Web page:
Another week down, two more to go until vacation. I have started my Nairobi shopping list and it is all food items. Mostly spices, I am tired of food without flavor. Next term I was to start a small herb garden next to my house. My neighbors have one, though theirs is just full of sukuma wiki. The growing season is long here, I never have to worry about winter destroying my plants. There is a danger that goats will get to them, but I can make a fence out of acacia branches. The inch long thorns will keep anything away. Hopefully, if my food is more flavorful, I won’t have to eat so much just to feel satisfied. It is amazing how my appetite has grown. I no longer fit into half my wardrobe, anything that is not a loose, flow-y skirt is now in a can’t-fit-over-my-butt pile in my spare room. I don’t really mind the weight, I don’t have a mirror and no one here will notice, but I have no place to go to replace my diminishing wardrobe. I can’t run down to walmart and pick up some new jeans. I am going to try to get in shape, and I’d like it if that shape was not a circle. You’d think that walking 6 km a day through a desert would be effective for working off the pounds, but you’d be wrong. Either I am walking too leisurely, though I think I might sweat to death if I try harder, or I am really just turning into a gigantic pig who eats everything she sees.
Last weekend, Curtis, my fellow mzungu teacher who lives in town, finally was able to come to my village for a visit. The Brothers of St. Paul who run the school next to me have a vehicle and they invited him for dinner. It was the first time he has been able to come here. I felt a silly sense of pride when showing him around. I really feel like this is my place now, it used to be just the place I was staying. But now it is home. And it is mine. My little house, my little goat neighbor, my oceanic view, my camels, my desert. Curtis was also properly awed with the distance I have to walk to school everyday, the remoteness of the open desert, and the beauty of the scrub brush dotted with thatch huts. I am looking at my tiny town and my huge desert with new appreciation and love.
The term ends in two weeks and I am planning my trip away from here. I have been aching to escape for weeks, but as the days count down, I am starting to think about leaving and I think I will really miss it. So many times in the last two months I have been unsure if I could really do this. Living here has been so hard and many times I was just holding on to the thought of vacation. There were times when I wanted to go home so badly I had to argue with myself and force myself to stay. But now, I feel stronger and more able to do this. I think I can do it. I can live here with no internet, terrible cell service, and no cheese. I have gotten used to seeing more camels than cars, and now the alternative is what seems odd. The thought of Nairobi and all the stuff that it offers is very exciting and a little scary. I am nervous about the culture shock even though I have only been here for 3 months. Marsabit town seems loud and too busy for me; I can’t imagine how Nairobi is going to freak me out. I go to town once a week and I am starting to not enjoy it. I like the unlimited internet, and the cold beer. But I do not like shopping, or walking around. Everyone is calling to me, there are too many places to buy vegetables, and too many stores to go to. I always end up forgetting something because I am too uncomfortable to bargain with the women and keep track of my grocery list. Actually, I had not even thought how much I disliked town until I wrote it down just now. This revelation kinda freaks me out. How much have I changed in the last three months? Am I really that uncomfortable? I guess when I meet my American friends for vacation, they will let me know how weird I have become.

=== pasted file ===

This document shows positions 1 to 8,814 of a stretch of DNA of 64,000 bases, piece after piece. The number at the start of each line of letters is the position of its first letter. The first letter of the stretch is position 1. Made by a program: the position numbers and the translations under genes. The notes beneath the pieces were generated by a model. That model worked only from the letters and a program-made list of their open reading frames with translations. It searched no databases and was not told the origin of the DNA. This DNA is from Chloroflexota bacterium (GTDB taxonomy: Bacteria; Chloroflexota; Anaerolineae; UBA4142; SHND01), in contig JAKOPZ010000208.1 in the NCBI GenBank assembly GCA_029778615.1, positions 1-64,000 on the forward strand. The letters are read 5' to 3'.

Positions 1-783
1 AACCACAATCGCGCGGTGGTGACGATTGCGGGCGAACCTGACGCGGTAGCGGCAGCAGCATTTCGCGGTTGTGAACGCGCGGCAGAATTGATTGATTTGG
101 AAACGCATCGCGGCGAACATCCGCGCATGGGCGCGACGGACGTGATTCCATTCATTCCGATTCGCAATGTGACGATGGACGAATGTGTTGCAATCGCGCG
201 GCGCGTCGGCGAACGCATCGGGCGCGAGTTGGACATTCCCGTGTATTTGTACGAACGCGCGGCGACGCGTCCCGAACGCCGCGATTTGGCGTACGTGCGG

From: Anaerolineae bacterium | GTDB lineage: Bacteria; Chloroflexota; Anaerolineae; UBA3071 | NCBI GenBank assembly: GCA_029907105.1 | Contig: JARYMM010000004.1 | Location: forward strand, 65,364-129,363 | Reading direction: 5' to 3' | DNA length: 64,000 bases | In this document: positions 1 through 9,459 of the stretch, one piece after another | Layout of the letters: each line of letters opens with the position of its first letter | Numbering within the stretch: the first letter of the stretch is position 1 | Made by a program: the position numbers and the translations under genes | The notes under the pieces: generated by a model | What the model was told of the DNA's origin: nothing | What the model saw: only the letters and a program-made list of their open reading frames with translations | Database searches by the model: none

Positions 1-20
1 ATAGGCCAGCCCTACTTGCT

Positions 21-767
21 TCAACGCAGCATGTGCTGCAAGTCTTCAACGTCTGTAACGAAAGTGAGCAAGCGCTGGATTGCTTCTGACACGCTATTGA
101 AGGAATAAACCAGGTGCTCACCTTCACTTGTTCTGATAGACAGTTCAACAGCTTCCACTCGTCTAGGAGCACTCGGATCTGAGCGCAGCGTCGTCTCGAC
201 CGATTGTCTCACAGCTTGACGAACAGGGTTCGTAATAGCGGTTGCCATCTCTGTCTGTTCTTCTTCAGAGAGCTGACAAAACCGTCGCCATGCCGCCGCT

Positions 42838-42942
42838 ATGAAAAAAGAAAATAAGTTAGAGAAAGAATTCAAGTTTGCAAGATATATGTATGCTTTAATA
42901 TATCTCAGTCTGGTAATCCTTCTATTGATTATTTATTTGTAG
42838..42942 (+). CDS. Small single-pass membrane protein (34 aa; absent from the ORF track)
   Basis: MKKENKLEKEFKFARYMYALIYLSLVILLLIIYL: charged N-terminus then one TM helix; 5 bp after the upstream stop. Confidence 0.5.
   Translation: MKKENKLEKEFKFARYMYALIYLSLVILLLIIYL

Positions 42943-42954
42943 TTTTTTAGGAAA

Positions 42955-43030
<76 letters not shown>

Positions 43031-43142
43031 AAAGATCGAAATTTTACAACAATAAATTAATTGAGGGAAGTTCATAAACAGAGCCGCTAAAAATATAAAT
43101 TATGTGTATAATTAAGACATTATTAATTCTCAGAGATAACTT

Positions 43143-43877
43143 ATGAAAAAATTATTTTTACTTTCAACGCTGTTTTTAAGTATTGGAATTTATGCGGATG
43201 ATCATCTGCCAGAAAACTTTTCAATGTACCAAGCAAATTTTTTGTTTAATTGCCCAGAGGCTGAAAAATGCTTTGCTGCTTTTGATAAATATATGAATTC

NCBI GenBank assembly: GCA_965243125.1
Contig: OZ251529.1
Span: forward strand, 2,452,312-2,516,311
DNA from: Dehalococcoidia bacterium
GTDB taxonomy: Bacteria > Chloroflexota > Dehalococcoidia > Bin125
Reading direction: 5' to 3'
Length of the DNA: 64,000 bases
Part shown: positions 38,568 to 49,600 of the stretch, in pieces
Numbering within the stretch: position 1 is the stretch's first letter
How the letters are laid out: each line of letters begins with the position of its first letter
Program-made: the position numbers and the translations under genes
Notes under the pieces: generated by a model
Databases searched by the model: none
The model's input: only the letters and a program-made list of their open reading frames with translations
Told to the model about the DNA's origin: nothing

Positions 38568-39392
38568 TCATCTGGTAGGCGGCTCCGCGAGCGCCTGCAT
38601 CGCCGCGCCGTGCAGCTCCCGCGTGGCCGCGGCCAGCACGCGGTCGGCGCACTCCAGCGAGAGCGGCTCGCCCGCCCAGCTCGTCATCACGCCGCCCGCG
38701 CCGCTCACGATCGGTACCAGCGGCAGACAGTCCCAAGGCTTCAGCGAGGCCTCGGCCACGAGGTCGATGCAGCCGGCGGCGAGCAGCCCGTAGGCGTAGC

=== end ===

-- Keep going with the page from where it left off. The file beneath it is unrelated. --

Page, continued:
As of March 13, I have been in Kenya for 5 months. This is so close to the 6 month milestone. Before I left America, I told myself that if I absolutely hated it, I could come home after 6 months. 6 months seemed like a decent amount of effort and an acceptable stopping point. Now that I am getting close, I am so certain I can make it through my whole service. The first 6 months is supposed to be the hardest. Once that is out of the way, the rest will go by so fast. Training in Loitokitok for 3 months seemed like it lasted an eternity. The first two months here in Marsabit seemed faster, but they still crawled by. I feel like I can remember every single day of the first two months at my site. But this last month has started to pick up the pace, the days are starting to blur together. I just know I can make it through the remaining 22 months, and I know that it will go by too fast for comfort.
Again, I start writing thinking to myself that I have nothing to say. The week has been slow and nothing interesting has happened. I sit at my computer and somehow my brain takes over and fills up the page with things I did not even know I was thinking about. I always plan on writing only a few paragraphs, and I always end up with a much longer diatribe. Anyway, I am going to make myself stop now, I can feel my brain has more to say, but I need to go write my exams and eat a gigantic, carb-full lunch. And then maybe I’ll try to sew myself a skirt that will fit me.